[Taxacom] FW: formation of zoological names with Mc, Mac, et

Tony.Rees at csiro.au Tony.Rees at csiro.au
Wed Sep 2 02:14:41 CDT 2009

Hi Jim,

You have chosen a non-homonym name (so far as we are aware, maybe a cryptic one nevertheless) but what if there were/are multiple taxa called Eucalyptus deglupta? This is where the authority portions come into play, at least for information retrieval/name reconciliation purposes...

Surely we can agree at least on this much?

What about (e.g.) Ficus variegatus Blume (our friend once more!), a fig tree, vs. Ficus variegatus Röding, 1798, not a fig tree at all? (Hint: google images will give a clue...)

You cannot say that the name alone is sufficient without the authority portion, to differentiate these two taxa.

And in genera, approx. 15% of all names are homonyms, a much bigger problem :(

- Tony

-----Original Message-----
From: Jim Croft [mailto:jim.croft at gmail.com] 
Sent: Wednesday, 2 September 2009 5:09 PM
To: Stephen Thorpe
Cc: Rees, Tony (CMAR, Hobart); fwelter at gwdg.de; taxacom at mailman.nhm.ku.edu
Subject: Re: [Taxacom] FW: formation of zoological names with Mc, Mac, et

We are going to have to differ on this and I guess it is an artefact
of how we each model (or not) our information.

The only non-Australian eucalypt grows in Indonesia.  It was named as
'Eucalyptus deglupta' but a Carl Ludwig Blume, aka C.L. Blume, aka
Blume, aka Bl.  He did this in (1849) in a publication commonly, but
not ubiquitously abbreviated to Mus. Bot. Lugd.-Bot. on a page number
I can not find because IPNI is not talking today and nobody else
bother to record this vital piece of information.  Presumably it has a
type which would anchor the name.

The species does not have any or nomenclatural or taxonomic synonyms,
but is also referred to as Kamarere, Indonesian Gum and Rainbow Gum
and even 'deglupta'.  The names science has chosen to give this
species is Eucalyptus deglupta from which you can deduce it is likely
to be related to other species our Eucalyptus and very little else.

All else is (pretty vital) metadata of the name taxon name that helps
you clarify what it the name 'most likely' to applies to.  It sum is
not the name.

We could chose a taxon with ambiguous concepts for the same name, and
then it gets *really* interesting...


On Wed, Sep 2, 2009 at 4:23 PM, Stephen Thorpe<s.thorpe at auckland.ac.nz> wrote:
> No way! The authority/date should be thought of as part of the name! The authority is only indirectly about a person. The authority for a taxon is however the surname of the author of that taxon is spelled in the original publication, i.e., it is a "nominal person". If it is Smith, then the authority is just Smith. The name needs to be linked to the original publication is some other (external) way. The only reason for having dates as part of names is because of PRIORITY, NOT to point to a publication. Ideally, in a database, a name needs to be followed by a field pointing to the original publication, maybe like this:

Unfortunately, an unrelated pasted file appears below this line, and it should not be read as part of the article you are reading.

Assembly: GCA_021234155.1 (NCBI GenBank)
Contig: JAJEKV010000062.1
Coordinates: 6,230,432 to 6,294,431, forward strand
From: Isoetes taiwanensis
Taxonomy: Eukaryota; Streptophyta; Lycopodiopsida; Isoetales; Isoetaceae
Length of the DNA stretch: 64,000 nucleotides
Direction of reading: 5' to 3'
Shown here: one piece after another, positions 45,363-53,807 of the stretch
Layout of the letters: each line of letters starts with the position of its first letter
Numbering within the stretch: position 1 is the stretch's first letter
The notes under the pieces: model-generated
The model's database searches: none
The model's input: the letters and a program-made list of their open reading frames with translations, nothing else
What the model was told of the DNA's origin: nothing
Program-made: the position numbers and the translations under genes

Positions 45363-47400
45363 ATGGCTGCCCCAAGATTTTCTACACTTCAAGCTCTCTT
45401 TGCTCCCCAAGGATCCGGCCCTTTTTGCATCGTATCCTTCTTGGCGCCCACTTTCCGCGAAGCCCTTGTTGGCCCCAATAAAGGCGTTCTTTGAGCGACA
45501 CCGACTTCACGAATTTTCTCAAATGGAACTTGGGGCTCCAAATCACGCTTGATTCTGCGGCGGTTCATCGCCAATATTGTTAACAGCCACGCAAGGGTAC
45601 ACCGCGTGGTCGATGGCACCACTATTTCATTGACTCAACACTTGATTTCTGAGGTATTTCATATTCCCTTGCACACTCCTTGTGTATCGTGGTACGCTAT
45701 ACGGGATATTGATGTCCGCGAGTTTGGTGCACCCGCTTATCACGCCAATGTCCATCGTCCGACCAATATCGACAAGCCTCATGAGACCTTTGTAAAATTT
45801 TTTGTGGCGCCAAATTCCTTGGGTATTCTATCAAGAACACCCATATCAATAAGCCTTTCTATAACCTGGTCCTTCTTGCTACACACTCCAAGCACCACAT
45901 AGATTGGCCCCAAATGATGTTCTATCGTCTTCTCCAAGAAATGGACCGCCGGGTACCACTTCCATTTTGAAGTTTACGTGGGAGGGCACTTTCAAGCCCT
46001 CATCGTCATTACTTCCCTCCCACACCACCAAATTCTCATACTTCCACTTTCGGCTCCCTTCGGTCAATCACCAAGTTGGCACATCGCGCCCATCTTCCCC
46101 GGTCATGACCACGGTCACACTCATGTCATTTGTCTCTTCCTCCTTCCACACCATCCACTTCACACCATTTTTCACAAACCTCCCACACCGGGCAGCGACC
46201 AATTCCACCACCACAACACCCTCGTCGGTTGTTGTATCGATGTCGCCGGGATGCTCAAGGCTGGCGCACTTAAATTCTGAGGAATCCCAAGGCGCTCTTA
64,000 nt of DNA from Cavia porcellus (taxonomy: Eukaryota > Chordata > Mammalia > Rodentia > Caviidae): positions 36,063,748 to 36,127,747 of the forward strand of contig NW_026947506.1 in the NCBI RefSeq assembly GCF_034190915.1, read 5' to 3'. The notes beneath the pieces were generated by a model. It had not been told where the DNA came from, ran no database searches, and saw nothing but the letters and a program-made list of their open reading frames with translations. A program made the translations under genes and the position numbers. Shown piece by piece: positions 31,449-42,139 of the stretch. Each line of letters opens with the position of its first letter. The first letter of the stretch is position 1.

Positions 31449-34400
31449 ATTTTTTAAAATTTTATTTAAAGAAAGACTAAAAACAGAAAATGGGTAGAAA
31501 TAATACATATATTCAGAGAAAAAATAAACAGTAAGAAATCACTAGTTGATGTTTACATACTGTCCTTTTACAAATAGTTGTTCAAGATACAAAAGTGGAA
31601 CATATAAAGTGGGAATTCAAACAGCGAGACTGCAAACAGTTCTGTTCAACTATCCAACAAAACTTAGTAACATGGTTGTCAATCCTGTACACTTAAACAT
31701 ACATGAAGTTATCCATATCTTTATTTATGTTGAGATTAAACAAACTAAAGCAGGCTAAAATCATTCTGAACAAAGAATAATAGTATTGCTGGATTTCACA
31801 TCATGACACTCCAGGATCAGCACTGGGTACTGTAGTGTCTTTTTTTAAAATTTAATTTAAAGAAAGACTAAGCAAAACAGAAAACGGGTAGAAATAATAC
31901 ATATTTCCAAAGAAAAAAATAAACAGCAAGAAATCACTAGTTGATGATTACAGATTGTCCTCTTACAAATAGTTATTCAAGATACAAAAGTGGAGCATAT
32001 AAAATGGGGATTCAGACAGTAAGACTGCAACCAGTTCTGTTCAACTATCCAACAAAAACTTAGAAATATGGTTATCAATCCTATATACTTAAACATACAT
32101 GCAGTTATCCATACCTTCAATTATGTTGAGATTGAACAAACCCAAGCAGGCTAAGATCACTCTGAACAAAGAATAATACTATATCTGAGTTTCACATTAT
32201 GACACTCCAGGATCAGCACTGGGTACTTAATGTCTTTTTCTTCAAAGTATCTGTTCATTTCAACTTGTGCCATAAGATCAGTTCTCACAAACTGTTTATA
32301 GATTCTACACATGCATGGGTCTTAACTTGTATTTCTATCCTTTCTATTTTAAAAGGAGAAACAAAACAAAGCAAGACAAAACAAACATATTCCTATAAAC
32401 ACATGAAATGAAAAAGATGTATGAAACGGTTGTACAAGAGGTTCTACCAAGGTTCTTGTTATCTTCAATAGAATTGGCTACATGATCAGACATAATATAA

> Examplus primus Smith, 1970
> Original publication: J. Smith, 1970a
> ________________________________________
> From: taxacom-bounces at mailman.nhm.ku.edu [taxacom-bounces at mailman.nhm.ku.edu] On Behalf Of Tony.Rees at csiro.au [Tony.Rees at csiro.au]
> Sent: Wednesday, 2 September 2009 6:02 p.m.
> To: jim.croft at gmail.com; fwelter at gwdg.de
> Cc: taxacom at mailman.nhm.ku.edu
> Subject: Re: [Taxacom] FW: formation of zoological names with Mc, Mac, et
> Jim Croft wrote:
> <snip>
> I am getting quite worried about all this 'sanitization' of authorish
> strings as though it has some sort of nomenclatural, taxonomic or
> operational validity.  The author and date are not part of the name -
> they are attributes of a particular use of the name.
> </snip>
> Sounds a lot like operational and taxonomic validity to me. In the cases of homonyms at least, we need to distinguish between usages of a name - different authors/years/publications/pages, different usages, often different taxonomic status (nomen nudum or whatever). If we can't link together authority citations that are not identical but which are variant references to the same published name instance, then they all look like different name usages, which is incorrect.
> - Tony
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Jim Croft ~ jim.croft at gmail.com ~ +61-2-62509499 ~
... in pursuit of the meaning of leaf ...
... 'All is leaf' ('Alles ist Blatt') - Goethe

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